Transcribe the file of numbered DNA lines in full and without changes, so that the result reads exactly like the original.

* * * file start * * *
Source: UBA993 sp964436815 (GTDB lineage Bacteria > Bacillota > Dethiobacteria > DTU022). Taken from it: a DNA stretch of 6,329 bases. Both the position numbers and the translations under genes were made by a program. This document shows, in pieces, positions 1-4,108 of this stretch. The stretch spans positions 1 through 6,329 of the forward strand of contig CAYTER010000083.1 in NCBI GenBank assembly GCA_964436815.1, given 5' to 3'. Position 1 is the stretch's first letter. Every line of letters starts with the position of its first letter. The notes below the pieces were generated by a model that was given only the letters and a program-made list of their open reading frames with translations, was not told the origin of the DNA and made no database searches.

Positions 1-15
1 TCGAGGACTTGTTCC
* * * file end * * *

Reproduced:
Source: UBA993 sp964436815 (GTDB lineage Bacteria > Bacillota > Dethiobacteria > DTU022). Taken from it: a DNA stretch of 6,329 bases. Both the position numbers and the translations under genes were made by a program. This document shows, in pieces, positions 1-4,108 of this stretch. The stretch spans positions 1 through 6,329 of the forward strand of contig CAYTER010000083.1 in NCBI GenBank assembly GCA_964436815.1, given 5' to 3'. Position 1 is the stretch's first letter. Every line of letters starts with the position of its first letter. The notes below the pieces were generated by a model that was given only the letters and a program-made list of their open reading frames with translations, was not told the origin of the DNA and made no database searches.

Positions 1-15
1 TCGAGGACTTGTTCC